Adolf Eichmann, head of the department for “Jewish affairs and eviction” in the Interior Ministry, who would later organize the deportations to the death camps, was asked to take minutes at the meeting. Only one of 30 copies of his 15-page protocol, marked in red as “secret” on the first page, survived. It was discovered by American soldiers among the files of the Foreign Ministry after the war.
Eichmann’s protocol summarized the scope of the task in a detailed statistical table of Jewish populations across Europe, including not just the Soviet Union, but England, Ireland and Switzerland.
“With appropriate prior authorization from the Führer, emigration has now been replaced by evacuation of the Jews to the East as another possible solution,” the protocol noted. “In the course of this final solution of the Jewish question, roughly 11 million Jews will be taken into consideration.”
The document then proceeded to lay out in some detail what that final solution would look like.
“Under appropriate supervision, the Jews are to be utilized for work in the East in a suitable manner,” it said. “In large labor columns, separated by sex, the Jews capable of working will be dispatched to these regions to build roads. In the process a large portion will undoubtedly drop out through natural reduction. Those who ultimately remain must be given suitable treatment because they unquestionably represent the most resistant parts.
“The evacuated Jews will first be taken, group by group, to so-called transit ghettos, from where they will be transported onward to the East,” it continued. “With regards to the manner in which the final solution will be carried out in those European territories which we now either control or influence, it has been suggested that the pertinent specialists in the Foreign Ministry should confer with the responsible official of the Security Police and the SD.”
It was the language of bureaucrats. But there was never any doubt what the document was laying out: “the complete elimination of the European Jews,” as Joseph Goebbels, Hitler’s chief propagandist, wrote in his diary after reading the minutes.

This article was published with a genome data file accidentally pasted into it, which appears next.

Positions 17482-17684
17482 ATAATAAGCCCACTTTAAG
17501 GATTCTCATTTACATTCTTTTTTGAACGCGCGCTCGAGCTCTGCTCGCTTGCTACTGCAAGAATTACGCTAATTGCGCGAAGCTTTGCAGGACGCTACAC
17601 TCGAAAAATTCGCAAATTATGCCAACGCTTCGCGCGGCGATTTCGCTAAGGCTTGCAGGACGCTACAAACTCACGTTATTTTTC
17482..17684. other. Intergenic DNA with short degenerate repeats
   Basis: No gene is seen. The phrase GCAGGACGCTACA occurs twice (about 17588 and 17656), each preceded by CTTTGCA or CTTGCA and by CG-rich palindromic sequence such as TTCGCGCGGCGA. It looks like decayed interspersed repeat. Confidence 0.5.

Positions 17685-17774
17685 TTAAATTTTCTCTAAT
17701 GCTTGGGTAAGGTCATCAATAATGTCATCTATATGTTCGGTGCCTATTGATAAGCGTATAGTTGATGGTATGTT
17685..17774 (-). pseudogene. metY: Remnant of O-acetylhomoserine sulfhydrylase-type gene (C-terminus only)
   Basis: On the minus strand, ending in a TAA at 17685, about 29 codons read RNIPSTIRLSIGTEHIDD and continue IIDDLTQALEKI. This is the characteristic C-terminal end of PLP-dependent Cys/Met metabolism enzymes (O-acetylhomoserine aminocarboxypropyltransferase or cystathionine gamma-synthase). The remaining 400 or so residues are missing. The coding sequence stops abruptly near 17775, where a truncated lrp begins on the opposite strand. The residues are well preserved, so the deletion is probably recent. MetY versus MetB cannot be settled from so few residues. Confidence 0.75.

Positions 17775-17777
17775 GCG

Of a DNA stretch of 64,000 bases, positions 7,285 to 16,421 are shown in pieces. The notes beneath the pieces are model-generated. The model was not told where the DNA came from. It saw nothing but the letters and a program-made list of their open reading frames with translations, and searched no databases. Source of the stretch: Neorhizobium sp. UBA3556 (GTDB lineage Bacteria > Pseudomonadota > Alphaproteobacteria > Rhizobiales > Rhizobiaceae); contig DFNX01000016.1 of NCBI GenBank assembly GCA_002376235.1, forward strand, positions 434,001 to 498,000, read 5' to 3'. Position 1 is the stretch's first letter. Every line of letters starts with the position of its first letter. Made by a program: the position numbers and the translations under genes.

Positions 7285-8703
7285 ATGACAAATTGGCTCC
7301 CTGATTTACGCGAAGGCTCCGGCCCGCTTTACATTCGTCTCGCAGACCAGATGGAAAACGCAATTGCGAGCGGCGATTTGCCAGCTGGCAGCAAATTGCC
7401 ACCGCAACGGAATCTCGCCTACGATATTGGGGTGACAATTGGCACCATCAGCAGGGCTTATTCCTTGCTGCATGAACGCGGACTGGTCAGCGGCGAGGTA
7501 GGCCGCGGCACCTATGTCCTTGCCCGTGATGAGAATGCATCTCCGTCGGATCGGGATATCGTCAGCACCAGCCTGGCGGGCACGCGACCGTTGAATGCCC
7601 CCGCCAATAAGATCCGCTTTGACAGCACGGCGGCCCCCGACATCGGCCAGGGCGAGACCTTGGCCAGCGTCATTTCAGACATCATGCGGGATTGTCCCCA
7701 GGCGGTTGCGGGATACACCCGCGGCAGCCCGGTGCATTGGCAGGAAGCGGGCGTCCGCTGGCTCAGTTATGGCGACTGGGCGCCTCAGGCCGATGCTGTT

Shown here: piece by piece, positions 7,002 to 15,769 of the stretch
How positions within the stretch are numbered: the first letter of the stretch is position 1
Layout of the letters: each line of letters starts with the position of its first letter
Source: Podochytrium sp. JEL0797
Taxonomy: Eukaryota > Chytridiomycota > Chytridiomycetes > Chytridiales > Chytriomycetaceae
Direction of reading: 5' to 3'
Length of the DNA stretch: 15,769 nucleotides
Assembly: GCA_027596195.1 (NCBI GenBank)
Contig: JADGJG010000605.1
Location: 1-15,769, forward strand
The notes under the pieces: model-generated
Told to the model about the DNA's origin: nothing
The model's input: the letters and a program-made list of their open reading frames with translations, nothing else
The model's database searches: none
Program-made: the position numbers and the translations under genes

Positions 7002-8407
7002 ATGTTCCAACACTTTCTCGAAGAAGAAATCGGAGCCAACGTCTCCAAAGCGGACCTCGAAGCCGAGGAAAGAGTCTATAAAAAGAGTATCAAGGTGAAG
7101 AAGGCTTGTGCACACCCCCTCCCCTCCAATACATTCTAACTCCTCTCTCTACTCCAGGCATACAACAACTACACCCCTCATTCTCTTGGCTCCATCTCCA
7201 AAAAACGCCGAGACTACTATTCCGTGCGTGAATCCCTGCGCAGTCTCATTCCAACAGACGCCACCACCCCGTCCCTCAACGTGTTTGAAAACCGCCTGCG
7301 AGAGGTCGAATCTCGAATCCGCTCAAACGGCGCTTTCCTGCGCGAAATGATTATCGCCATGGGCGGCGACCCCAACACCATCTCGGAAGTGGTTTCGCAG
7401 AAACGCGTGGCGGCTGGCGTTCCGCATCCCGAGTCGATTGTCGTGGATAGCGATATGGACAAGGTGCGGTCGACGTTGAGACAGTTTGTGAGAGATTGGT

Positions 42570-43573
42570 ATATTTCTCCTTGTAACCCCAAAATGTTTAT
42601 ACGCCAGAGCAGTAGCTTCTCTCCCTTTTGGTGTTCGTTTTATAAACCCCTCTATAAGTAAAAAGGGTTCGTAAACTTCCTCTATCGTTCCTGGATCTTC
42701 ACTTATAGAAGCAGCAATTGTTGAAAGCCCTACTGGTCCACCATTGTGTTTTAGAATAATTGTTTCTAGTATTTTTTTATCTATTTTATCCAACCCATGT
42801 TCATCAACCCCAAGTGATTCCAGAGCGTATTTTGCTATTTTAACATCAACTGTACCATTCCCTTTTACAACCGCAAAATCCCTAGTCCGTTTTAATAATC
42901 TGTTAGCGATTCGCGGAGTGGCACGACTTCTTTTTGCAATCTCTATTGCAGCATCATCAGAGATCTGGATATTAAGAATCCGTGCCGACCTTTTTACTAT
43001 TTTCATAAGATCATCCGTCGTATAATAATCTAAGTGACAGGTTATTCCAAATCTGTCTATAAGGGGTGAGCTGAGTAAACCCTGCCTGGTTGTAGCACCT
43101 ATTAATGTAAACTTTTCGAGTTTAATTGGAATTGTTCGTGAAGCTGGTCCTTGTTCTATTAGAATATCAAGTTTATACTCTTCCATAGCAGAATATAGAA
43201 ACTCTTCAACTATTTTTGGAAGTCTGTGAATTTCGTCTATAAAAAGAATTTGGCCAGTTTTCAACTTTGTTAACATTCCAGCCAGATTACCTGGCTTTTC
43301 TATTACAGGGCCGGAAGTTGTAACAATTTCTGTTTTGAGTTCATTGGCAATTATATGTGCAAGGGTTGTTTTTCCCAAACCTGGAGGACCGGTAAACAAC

Frank-Walter Steinmeier, Germany’s current president and a former foreign minister who has spent decades working with the German civil service, expressed his profound unease and horror after he read the protocol during a visit to the villa this week. The style and language of the document were utterly familiar to him.
“What we see is a smoothly functioning administrative machine, departments coordinating, templates and procedures which — apart from the content of the meeting — are indistinguishable from those that we still have in ministries and administrations,” he said in a speech later. “It is the ordinary, the familiar, that jumps out at us, horrifies us and unsettles us.”
The 15 participants of the Wannsee Conference all took part in the Holocaust in direct ways. Some commanded or organized murder squads; others built the legal framework for genocide.
Six of them had died by 1945. Only two of them stood trial for their role in the Holocaust after the war. Eichmann was executed in Israel after hiding in Argentina for years. Wilhelm Stuckart, co-author of the Nuremberg race laws, was released in 1949.
Three others were tried for unrelated offenses and given mild sentences. And four were never charged at all. Gerhard Klopfer, a senior official in Hitler’s chancellery, worked as a lawyer for decades after the war. When he died in 1987, his family published a death notice that celebrated “a fulfilled life that was to the benefit of all those who came under his sphere of influence.”
Eighty years after the Wannsee Conference and 77 years after the end of World War II, the witnesses of Nazi atrocities are dying.
When Lipstadt, 74, the Dorot professor of modern Jewish history and Holocaust studies at Emory University, first started teaching about the Holocaust more than three decades ago, it was easy to find survivors to talk to her students.
“When I wanted a survivor to come to my class, I would say, ‘Do I want a survivor of a camp or in hiding? Do I want someone from Eastern Europe? Do I want a German who lived under the laws for eight years before deportation? Do I want someone from the underground?’” she recalled. “Now I hope I can find someone who is healthy enough to come at all.”